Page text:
When the North American Electric Reliability Corporation (NERC) signed Order 791 in January 2014, more than 400 utilities suddenly faced a tight timetable to plan for and comply with version 5 of the Critical Infrastructure Protection (CIP) cybersecurity standards.
The reason for the change is clear and timely: A report from the Department of Homeland Security’s Cyber Emergency Response Team disclosed that the energy industry faced more cyberattacks between October 2012 and May 2013 than any other sector.
Before utility organizations embark on addressing the new regulations, Booz Allen offers the following best practices for information security executives to consider on their journey to NERC-CIP version 5 compliance:
1. Conduct a cybersecurity strategic simulation that will enable a utility to identify security gaps, prioritize assets, and identify areas for improvement – without the consequences of an actual cybersecurity incident or an audit. The controlled environment of a simulation allows participants to safely explore real-world situations, resulting in improved communication, coordination and the identification of any gaps in existing response plans.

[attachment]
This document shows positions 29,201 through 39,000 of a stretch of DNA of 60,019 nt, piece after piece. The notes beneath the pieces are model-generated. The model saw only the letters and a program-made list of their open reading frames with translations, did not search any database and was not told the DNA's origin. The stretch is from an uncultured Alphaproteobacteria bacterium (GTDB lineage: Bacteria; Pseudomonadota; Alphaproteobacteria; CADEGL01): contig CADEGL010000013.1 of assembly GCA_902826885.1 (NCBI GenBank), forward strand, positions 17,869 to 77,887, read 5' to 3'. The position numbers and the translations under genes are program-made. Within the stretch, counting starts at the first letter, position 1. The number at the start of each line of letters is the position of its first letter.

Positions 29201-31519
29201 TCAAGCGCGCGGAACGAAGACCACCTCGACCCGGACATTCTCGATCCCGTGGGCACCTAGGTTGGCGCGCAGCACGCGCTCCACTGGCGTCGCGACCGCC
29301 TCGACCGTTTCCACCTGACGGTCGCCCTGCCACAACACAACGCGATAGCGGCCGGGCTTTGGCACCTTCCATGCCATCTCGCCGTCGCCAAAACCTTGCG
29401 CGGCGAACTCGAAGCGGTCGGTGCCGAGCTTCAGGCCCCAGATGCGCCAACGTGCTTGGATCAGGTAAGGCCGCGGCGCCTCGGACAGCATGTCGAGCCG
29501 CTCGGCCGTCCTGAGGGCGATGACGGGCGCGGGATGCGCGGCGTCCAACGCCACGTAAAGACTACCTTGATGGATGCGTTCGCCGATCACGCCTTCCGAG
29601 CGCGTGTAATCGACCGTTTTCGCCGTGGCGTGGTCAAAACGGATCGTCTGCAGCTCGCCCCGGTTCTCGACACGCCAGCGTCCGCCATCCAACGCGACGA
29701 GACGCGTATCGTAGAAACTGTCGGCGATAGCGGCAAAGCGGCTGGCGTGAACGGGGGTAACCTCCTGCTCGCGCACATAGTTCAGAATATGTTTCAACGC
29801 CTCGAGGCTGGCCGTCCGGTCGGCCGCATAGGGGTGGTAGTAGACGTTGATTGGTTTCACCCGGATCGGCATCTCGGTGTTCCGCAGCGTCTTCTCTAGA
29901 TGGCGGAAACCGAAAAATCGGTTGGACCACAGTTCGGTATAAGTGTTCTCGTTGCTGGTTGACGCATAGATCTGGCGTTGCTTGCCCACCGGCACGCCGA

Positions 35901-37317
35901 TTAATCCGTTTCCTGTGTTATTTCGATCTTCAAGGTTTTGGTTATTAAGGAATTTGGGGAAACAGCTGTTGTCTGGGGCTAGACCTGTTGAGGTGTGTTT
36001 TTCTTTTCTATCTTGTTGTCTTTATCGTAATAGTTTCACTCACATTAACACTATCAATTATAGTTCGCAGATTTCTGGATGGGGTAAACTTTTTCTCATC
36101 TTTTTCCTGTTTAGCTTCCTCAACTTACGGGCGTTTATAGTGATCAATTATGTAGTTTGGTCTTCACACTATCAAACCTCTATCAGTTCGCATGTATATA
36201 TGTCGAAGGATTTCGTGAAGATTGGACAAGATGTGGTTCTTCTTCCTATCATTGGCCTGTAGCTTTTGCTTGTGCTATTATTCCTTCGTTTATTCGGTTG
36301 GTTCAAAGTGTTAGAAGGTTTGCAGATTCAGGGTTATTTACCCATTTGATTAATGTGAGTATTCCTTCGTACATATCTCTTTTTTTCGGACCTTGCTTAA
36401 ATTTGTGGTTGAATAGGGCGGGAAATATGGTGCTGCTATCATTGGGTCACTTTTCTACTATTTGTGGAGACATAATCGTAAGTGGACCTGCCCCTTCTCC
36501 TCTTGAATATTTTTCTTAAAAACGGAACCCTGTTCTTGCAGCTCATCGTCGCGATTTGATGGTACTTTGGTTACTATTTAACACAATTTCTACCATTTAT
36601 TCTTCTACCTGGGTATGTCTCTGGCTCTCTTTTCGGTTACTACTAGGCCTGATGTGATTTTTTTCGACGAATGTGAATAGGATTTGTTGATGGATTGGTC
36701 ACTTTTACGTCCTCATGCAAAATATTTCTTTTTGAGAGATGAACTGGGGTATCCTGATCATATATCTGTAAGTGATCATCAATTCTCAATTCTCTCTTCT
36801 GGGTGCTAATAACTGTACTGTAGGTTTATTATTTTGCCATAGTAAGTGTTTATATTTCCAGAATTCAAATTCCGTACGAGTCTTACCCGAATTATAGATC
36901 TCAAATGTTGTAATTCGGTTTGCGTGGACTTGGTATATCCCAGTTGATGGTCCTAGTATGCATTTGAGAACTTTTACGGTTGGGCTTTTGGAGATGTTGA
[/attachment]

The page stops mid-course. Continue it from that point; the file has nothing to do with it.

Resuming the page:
2. Develop a strategic plan that positions the utility to manage future threats as well as standards. Implementing best practices from the start can serve as a footprint for success, allowing utilities to leverage existing investments in people, processes and technology that ultimately prevent them from overspending.
3. Pursue a knowledge management system that will ensure business continuity for today and the future. The aging workforce presents a major industry challenge: an exodus of institutional and technological “know how” that could hamper a company’s ability to continue its mission effectively. It is important to establish a team that understands the regulatory environment, threats, and overall enterprise.
4. Implement an internal program to address employee cyber “hygiene” and the potential for insider threats. Ultimately, all staff within an organization can pose as a cyber threat – either accidental or intentional. These challenges can no longer be the sole responsibility of IT. Utilities should communicate to all employees the significance of being cyber risk aware, and knowing what to do when a concern arises.
5. Acknowledge and understand the difference between compliance and security. Keeping up with standards will help utilities avoid legal exposure, fines, and the like. But that does not necessarily make a utility company more secure – there is no silver bullet formula for security. Rather, cybersecurity is intimately tied to a utility’s business strategy and operations, and must be customized to the organization.
“Utilities will continue to face the challenge of balancing strong cyber risk management and constantly evolving regulation,” said David Cronin, principal, Booz Allen Hamilton. “Going from NERC-CIP version 3 to the version 5 requires a partner that knows not only the rules, but just as an importantly, has deep industry experience to recognize the diverse needs of utility companies – all while minimizing cost and leveraging existing investments, where possible,” Cronin added.